When we had our taxes figured, our accountant mentioned his daughter was getting married this summer. He said the rental cost for chairs alone was approaching several thousand dollars.
He explained the guests would need chairs by the Canal Plaza where the ceremony would be, and then they would need chairs inside where the reception would be.
Our accountant's idea and granted he's a CPA, not a wedding planner, but it made perfect sense to us was to assign each guest a chair and tell them to keep it with them at all times.
"Of course, a BYOC event," I mused. "Bring your own chair."
"Exactly," he said.
His daughter didn't go for it, and, call it coincidence, but our fee for this year's tax service jumped considerably.
I have been thinking of calling our accountant to let him know about something called wedding insurance.
Responding to the rising cost of weddings, companies now offer liability coverage and coverage for non-refundable deposits. If a tornado rips the roof off the banquet hall, not to worry. Your deposit is as good as in the mail. If the board of health shuts down the caterer, if Uncle Walt dislocates vertebrae doing "Twist and Shout," if all the wedding photos are out of focus, it's all covered.
A reader familiar with wedding insurance, and at the end of a painful divorce, asked what an insurance policy for a marriage might look like.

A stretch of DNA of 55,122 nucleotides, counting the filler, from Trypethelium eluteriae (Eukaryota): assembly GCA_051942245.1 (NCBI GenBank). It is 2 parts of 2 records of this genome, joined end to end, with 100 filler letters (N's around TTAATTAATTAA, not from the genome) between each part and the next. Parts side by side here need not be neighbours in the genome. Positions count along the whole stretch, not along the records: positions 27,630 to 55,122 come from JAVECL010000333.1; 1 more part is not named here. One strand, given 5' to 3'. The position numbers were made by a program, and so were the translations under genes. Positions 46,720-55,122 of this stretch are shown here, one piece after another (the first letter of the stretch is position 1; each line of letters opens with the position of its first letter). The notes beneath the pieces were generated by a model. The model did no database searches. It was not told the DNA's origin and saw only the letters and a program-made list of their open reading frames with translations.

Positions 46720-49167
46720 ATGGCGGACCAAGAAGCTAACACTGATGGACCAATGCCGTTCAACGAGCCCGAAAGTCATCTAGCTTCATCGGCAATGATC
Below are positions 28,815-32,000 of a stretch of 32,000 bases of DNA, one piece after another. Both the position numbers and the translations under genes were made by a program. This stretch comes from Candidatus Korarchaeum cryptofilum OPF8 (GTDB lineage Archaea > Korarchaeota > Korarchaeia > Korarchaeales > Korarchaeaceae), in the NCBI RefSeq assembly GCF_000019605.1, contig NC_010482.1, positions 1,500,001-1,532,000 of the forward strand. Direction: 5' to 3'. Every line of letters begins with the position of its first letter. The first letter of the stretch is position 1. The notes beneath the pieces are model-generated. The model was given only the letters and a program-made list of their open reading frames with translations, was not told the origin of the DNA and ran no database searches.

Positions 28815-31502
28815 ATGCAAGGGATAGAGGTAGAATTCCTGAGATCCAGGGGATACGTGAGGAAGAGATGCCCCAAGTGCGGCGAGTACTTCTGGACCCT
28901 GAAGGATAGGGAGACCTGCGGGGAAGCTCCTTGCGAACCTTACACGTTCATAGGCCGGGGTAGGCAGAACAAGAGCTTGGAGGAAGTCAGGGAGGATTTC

A marriage policy would definitely provide structural coverage. In the event a man and woman fell victim to unexpected hardship that caused their marriage to implode, the insurance company would send Marv and Betty from Jersey City to live with them.
Having been married for 37 years, raised four kids (one with a severe disability) and run a dry cleaning business that went bust twice and was torched once, Marv and Betty would be a daily reminder that obstacles can be overcome.
The personal belongings clause of a marriage policy would cover wardrobe, sports equipment, the remote control, furniture, jewelry, cars, debit and credit cards. Should incessant bickering over material goods result in a claim, the insurance policy would automatically enable the couple to be embedded with troops in Iraq for six months.
A marriage policy would not cover abuse, abandonment or serial adultery, but it would offer liability protection for damage caused by the mouth. This would cover destruction due to a bellicose tone, brutal sarcasm, yelling, sniping, carping, and mean-spirited jokes.
Such liability coverage would be offered, but few could afford it.
The only thing close to marriage insurance is nestled in the wedding vows. It's that part when the starry-eyed couple pledges faithfulness for better or worse, for richer or poorer, in sickness and in health.
It's not insurance, and it's not a guarantee, but it's a vow, and that's as close as any two human beings can come.
It is much easier to insure a wedding than a marriage. But why wouldn't it be? They are two entirely different things.